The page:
Local animal hospital opens rehab center with dog pool

‘[Hydrotherapy] has been used in human medicine for ages and it is becoming increasingly popular for pets,” the animal hospital director said.

A local veterinary hospital has dabbled in the world of aquatherapy with a new indoor pool and underwater treadmill.

Mountain Vista Veterinary Hospital has opened its Collingwood Active Pets Rehabilitation and Hydrotherapy Center and staff are diving into the field of treatment that is making waves in animal medicine.

A new addition to the building includes an in-ground pool for dogs that need low-impact exercise for conditioning or rehabilitation, and an underwater treadmill gives a dog enough buoyancy to reduce stress on joints, allowing dogs to start recovering from surgeries and/or injuries sooner.

Dr. Jennifer Dodd, one of Mountain Vista’s veterinarians, saw the benefits of hydrotherapy in her patients, but usually had to send them out of town for treatment.

She is happy to have a local site for pets.

“The impact is on comfort, but also on returning to normal function,” Dodd said. “It can shorten recovery time by 50% in some surgeries.”

The buoyancy of the water along with the drag it creates will force an animal to use its muscles and joints appropriately (less favorable to an injured leg) and help it recover muscle strength and mobility.

Along with the therapy sessions, dog owners are given a list of exercises to do at home to help with rehabilitation.

Hydrotherapy can also be used in older dogs with osteoarthritis by allowing them low impact exercise and improving their range of motion. The underwater treadmill and pool can be used to help obese dogs lose weight and help dogs with neurological conditions learn or relearn gait pattern and coordination, Dodd said.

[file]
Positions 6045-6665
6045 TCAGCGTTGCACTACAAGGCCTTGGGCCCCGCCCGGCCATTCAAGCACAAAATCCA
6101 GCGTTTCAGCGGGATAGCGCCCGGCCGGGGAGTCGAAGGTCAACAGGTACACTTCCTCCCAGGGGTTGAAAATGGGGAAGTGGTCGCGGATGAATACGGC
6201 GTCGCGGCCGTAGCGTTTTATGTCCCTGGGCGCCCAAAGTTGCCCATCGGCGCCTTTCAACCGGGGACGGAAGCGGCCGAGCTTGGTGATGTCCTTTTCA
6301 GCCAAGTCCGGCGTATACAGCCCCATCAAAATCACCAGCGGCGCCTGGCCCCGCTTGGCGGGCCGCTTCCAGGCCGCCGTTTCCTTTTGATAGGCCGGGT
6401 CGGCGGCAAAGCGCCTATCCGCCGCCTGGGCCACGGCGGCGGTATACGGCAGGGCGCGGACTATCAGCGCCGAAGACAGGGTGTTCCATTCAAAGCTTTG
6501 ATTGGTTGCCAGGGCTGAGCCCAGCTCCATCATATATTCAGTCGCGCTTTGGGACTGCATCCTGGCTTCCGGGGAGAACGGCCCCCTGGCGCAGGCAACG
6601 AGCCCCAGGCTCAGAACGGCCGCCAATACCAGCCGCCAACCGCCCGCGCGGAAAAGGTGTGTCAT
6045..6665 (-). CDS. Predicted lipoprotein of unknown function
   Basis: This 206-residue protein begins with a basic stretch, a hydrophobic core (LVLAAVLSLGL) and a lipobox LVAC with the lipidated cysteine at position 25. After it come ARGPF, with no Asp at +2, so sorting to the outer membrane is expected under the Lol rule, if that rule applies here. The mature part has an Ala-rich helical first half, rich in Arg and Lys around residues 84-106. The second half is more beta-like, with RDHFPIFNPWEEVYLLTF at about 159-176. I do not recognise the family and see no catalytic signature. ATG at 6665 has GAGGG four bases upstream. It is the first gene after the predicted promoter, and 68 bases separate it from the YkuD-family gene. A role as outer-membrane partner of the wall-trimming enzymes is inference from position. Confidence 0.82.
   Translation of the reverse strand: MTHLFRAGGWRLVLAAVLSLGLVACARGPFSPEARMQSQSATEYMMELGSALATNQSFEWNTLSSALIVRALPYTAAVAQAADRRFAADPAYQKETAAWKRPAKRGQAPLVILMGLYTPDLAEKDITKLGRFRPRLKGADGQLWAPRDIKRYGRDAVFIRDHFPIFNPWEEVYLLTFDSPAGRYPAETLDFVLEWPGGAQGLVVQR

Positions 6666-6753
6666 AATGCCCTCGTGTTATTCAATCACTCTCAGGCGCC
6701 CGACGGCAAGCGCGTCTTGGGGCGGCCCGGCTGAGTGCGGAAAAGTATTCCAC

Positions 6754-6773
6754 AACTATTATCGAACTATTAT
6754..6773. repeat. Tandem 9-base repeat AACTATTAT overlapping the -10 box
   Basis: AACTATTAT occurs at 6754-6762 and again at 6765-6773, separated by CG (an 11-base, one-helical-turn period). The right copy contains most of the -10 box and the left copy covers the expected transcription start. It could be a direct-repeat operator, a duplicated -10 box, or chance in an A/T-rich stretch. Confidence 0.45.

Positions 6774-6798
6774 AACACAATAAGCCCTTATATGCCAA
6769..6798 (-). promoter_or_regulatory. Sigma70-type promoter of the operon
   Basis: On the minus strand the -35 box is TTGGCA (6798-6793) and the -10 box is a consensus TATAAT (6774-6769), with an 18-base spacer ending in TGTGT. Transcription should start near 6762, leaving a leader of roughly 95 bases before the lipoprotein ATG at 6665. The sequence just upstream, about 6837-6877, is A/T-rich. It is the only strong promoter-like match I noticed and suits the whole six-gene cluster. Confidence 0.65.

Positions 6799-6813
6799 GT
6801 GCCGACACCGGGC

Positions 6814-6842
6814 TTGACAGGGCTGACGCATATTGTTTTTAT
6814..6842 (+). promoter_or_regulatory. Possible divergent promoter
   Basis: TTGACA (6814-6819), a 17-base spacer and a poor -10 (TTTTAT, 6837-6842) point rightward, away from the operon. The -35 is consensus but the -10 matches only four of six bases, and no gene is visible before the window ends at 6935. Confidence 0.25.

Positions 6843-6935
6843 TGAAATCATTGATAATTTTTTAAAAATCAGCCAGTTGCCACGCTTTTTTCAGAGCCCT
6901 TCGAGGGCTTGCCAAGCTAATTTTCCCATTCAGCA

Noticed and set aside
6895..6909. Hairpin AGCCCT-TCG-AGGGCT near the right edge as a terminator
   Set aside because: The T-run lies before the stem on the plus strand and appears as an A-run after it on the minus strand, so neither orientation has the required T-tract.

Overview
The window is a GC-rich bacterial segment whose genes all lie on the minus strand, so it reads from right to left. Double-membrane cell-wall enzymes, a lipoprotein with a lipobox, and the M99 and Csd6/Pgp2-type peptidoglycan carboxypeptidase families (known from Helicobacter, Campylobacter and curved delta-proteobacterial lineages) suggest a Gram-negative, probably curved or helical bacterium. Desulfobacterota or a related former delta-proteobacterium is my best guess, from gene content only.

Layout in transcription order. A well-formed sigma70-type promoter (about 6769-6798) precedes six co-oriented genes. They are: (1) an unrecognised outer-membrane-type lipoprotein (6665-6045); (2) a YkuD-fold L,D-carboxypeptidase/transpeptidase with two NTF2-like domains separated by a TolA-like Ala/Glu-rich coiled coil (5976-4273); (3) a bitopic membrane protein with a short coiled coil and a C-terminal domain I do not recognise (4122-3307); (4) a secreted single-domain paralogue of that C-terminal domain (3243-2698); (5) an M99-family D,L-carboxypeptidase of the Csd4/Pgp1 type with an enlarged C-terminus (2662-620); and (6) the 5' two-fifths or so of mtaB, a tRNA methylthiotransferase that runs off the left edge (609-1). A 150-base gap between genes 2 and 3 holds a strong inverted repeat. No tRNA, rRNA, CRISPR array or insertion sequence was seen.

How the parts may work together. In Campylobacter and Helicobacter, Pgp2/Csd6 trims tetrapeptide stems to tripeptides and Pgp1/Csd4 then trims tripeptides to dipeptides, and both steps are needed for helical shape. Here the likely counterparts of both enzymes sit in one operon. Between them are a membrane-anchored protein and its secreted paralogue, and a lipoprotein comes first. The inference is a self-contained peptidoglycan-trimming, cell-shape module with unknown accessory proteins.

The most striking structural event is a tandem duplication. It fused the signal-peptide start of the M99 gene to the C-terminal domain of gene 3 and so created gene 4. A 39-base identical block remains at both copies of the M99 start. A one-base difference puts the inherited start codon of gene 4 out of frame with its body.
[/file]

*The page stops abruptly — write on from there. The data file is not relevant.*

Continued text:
“I find it interesting how doing little things, a few actions, has such a profound impact on their body, their physiology is so unique to exercise,” said Dodd, who is in his 17th year as a than veterinarian. “It’s a good way to improve outcomes and improve pain and quality of life. It’s very easy to see the results.

Seeing was believing for Registered Veterinary Technician (RVT) Lauren Heise, whose own Newfoundland dog underwent rehab after surgery.

“As much as I love being a general RVT, it kind of reignited a spark,” said Heise, who works at the Collingwood Active Pets center. “To see how much of an impact it had was pretty amazing.”

She looks forward to helping pets with pre- and post-op therapy, but she has a special place in her heart for senior dogs.

“I like old dogs where the goal is not to fix it, but to make them feel better,” she said.

Mountain Vista Hospital Director Kristen Webb said she has seen a shift in pet ownership from pet owners to pet parents, and that veterinary medicine had changed to match the new dynamic.

“[Hydrotherapy] has been used in human medicine for ages and is becoming increasingly popular for pets,” she said. “Older or injured dogs can still be active members of the family.”

The Collingwood Active Pets Rehabilitation and Hydrotherapy Center opened in July and currently treats pets approximately three days a week. It is one of the few such centers in Simcoe County.

The plan for the winter is to allow appointments for free swimming hours in the indoor pool as exercise opportunities for dogs and their owners, Webb said.

Benjamin M. Yerger